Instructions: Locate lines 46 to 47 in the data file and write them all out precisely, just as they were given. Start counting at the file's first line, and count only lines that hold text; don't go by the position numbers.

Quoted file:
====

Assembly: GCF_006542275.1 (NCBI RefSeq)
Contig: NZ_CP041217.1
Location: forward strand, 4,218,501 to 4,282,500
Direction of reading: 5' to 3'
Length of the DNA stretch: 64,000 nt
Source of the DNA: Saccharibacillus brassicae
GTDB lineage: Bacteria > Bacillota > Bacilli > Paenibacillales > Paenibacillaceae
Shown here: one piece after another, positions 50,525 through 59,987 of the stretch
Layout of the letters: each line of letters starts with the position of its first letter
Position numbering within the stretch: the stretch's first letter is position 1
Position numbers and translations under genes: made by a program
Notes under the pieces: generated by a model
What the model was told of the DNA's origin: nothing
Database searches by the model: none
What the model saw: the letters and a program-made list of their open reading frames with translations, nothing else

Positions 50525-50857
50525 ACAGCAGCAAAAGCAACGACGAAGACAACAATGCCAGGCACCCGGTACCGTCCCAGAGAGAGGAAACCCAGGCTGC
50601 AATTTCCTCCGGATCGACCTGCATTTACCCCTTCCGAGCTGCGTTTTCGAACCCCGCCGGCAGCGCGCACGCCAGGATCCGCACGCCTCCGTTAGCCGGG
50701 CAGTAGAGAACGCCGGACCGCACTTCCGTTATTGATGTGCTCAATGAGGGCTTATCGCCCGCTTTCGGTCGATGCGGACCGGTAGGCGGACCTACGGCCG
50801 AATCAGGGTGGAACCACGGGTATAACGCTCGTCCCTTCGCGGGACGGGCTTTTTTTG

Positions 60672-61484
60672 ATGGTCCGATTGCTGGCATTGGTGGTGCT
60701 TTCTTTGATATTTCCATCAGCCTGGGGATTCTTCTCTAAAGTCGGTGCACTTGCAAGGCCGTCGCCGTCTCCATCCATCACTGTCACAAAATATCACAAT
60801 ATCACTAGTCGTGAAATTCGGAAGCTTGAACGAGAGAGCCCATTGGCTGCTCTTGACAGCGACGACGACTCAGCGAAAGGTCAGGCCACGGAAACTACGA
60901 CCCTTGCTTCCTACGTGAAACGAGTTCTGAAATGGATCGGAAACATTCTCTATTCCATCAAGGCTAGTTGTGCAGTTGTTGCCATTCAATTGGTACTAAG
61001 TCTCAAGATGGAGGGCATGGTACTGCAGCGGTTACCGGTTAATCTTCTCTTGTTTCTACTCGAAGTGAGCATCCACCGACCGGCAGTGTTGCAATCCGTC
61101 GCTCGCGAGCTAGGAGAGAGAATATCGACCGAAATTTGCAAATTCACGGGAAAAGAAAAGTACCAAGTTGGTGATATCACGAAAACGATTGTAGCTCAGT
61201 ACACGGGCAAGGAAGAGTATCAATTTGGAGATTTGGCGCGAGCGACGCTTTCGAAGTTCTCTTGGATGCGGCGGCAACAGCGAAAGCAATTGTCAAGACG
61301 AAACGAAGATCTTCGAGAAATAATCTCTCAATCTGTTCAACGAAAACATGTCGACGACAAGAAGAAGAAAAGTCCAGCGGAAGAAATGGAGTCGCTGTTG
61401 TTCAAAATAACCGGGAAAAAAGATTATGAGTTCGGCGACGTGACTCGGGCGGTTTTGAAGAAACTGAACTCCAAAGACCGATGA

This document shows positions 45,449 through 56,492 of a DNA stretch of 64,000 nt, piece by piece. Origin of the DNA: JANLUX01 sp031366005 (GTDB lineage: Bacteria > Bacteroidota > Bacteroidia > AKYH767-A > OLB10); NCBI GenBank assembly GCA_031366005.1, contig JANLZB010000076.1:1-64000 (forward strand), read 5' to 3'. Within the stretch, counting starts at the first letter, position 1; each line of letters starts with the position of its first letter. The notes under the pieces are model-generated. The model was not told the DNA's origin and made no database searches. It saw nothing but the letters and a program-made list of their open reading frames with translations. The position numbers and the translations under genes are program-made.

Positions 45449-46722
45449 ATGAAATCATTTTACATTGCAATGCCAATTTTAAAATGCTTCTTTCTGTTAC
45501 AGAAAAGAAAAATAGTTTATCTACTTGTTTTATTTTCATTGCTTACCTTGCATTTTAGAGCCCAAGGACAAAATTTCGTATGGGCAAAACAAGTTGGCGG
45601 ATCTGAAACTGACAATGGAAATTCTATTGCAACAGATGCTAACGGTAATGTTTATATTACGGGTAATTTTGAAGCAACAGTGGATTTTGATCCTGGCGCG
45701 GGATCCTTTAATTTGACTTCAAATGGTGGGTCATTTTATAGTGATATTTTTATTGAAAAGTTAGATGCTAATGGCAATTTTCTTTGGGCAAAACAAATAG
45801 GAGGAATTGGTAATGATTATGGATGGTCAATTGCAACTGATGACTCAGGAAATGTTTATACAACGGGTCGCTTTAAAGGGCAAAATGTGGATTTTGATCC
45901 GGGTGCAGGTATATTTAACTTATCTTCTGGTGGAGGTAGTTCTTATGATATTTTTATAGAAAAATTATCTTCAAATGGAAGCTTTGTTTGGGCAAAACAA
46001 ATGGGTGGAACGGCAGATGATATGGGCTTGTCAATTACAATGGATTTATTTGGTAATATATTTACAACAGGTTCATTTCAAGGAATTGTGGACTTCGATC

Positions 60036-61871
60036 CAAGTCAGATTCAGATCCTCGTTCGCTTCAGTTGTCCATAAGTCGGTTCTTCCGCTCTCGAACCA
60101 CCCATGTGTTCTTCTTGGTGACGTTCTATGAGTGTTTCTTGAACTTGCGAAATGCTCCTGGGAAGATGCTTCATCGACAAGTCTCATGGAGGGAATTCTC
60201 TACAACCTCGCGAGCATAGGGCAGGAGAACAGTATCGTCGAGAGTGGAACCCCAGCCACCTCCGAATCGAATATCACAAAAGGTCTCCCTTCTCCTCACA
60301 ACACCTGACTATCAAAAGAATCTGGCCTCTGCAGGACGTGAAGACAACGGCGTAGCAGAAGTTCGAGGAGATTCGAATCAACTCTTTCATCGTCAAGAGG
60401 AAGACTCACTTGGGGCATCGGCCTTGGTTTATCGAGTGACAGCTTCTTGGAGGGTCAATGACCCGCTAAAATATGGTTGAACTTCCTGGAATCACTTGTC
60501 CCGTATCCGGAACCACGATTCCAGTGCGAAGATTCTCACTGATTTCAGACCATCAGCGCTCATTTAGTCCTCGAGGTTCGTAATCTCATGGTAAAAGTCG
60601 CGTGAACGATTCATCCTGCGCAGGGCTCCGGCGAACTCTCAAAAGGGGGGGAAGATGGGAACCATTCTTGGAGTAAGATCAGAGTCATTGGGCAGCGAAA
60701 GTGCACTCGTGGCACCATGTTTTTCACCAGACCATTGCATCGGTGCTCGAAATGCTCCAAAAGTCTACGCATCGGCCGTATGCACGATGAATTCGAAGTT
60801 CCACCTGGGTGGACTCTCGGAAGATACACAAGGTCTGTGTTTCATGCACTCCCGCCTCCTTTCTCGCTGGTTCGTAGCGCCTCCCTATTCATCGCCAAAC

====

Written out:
60501 CCGTATCCGGAACCACGATTCCAGTGCGAAGATTCTCACTGATTTCAGACCATCAGCGCTCATTTAGTCCTCGAGGTTCGTAATCTCATGGTAAAAGTCG
60601 CGTGAACGATTCATCCTGCGCAGGGCTCCGGCGAACTCTCAAAAGGGGGGGAAGATGGGAACCATTCTTGGAGTAAGATCAGAGTCATTGGGCAGCGAAA